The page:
Translated from the Hungarian by Arthur B. Yolland
en his teeth he murmured:
"He will never awake again."
"Yet I would like to kiss him."
"His hand and his face."
"You may kiss only his hand," said my brother firmly.
"Because I say so," was his stern reply. The unaccustomed ring of his voice was quite alarming. I told him I would obey him; only let him take me to father.
"Well, come along. Give me your hand."
Then taking my hand, he led me through two rooms. In the third, grandmother met us.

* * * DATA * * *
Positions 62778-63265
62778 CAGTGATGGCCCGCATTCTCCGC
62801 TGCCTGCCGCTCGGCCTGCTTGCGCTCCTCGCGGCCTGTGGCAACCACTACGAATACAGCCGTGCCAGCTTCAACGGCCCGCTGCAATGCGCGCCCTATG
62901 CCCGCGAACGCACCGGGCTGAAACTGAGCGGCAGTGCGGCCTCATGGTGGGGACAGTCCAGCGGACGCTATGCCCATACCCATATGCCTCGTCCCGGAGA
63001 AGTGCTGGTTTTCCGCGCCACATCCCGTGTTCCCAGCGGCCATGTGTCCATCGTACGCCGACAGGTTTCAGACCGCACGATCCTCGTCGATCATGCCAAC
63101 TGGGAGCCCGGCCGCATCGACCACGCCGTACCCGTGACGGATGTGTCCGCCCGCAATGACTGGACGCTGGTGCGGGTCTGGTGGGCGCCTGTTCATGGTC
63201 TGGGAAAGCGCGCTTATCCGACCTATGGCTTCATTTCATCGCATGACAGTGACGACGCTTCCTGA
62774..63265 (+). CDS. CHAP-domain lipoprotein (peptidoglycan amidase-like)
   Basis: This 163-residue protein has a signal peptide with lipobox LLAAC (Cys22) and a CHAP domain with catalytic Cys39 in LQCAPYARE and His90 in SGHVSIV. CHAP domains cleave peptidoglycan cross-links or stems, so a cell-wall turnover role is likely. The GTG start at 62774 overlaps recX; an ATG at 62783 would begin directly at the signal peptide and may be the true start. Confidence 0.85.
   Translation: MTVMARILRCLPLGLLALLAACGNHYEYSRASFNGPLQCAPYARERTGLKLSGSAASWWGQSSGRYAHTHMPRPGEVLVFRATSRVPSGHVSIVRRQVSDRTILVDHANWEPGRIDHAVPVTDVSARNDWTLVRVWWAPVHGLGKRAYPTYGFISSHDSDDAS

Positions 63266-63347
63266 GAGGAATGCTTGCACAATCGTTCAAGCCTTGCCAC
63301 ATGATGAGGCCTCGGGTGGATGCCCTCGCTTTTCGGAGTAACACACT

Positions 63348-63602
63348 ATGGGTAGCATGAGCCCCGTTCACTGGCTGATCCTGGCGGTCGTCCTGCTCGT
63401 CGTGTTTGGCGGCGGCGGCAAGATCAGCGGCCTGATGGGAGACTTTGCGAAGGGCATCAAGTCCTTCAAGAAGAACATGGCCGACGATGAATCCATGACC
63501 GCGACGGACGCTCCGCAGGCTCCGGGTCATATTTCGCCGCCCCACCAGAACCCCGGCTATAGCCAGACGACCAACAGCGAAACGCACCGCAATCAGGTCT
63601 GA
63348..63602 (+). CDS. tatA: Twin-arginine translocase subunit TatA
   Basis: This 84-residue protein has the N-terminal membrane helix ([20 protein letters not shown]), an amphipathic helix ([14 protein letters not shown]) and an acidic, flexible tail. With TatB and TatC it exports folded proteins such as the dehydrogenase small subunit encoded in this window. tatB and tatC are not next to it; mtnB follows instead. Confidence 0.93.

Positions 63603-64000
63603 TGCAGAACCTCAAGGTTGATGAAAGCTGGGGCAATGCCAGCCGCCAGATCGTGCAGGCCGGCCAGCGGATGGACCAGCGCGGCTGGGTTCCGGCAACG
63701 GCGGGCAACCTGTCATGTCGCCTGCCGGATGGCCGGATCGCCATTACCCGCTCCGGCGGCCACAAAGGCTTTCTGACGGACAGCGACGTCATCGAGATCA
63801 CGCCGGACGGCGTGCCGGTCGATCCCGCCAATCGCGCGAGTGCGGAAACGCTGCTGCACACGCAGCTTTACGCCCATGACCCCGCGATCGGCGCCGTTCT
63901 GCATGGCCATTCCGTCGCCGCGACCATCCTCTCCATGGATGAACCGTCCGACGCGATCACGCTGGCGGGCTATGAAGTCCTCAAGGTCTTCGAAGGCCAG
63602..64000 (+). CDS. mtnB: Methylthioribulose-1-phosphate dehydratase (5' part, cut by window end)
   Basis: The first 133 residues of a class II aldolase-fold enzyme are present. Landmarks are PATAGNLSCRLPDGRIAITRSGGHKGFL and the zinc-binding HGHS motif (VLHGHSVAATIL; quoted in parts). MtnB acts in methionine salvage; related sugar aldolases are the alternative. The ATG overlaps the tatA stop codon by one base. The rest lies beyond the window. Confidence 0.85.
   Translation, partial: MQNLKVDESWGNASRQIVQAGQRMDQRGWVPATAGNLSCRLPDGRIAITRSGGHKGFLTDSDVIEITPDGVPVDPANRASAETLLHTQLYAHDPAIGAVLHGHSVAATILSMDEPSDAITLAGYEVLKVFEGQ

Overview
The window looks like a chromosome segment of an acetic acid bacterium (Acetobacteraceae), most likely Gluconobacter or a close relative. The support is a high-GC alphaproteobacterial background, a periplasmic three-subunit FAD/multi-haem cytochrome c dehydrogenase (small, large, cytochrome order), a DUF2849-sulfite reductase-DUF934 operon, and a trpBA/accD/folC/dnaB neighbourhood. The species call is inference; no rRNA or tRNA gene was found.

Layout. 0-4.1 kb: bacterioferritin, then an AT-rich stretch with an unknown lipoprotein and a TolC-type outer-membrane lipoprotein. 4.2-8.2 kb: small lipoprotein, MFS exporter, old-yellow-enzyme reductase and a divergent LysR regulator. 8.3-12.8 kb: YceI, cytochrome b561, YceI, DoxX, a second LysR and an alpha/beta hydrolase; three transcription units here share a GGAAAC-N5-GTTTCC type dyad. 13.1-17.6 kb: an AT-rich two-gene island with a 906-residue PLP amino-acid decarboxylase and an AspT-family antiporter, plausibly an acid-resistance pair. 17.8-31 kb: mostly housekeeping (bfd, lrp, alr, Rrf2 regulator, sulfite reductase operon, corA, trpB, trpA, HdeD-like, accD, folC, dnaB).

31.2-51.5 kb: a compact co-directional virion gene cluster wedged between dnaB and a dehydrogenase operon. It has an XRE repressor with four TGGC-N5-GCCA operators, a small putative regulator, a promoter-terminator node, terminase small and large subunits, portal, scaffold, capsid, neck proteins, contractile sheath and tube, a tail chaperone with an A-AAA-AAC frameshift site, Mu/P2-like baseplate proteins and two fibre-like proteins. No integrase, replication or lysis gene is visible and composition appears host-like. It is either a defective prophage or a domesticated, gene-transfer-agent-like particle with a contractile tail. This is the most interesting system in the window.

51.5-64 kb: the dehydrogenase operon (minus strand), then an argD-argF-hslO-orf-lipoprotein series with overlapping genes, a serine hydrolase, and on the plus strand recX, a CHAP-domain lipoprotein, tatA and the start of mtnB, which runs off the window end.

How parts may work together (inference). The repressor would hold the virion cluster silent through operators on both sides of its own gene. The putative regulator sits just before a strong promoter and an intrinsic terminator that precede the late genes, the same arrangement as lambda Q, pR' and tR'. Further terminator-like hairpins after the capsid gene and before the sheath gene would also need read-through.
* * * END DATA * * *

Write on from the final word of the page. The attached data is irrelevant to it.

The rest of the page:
[Footnote 2: In Hungary the houses are built so that one room always leads into the other; the whole house can often be traversed without the necessity of going into a corridor or passage.]
I saw no change in her countenance; only her thick white eyebrows were deeply contracted.
Lorand went to her and softly whispered something to her which I did not hear; but I saw plainly that he indicated me with his eyes. Grandmother quietly indicated her consent or refusal with h
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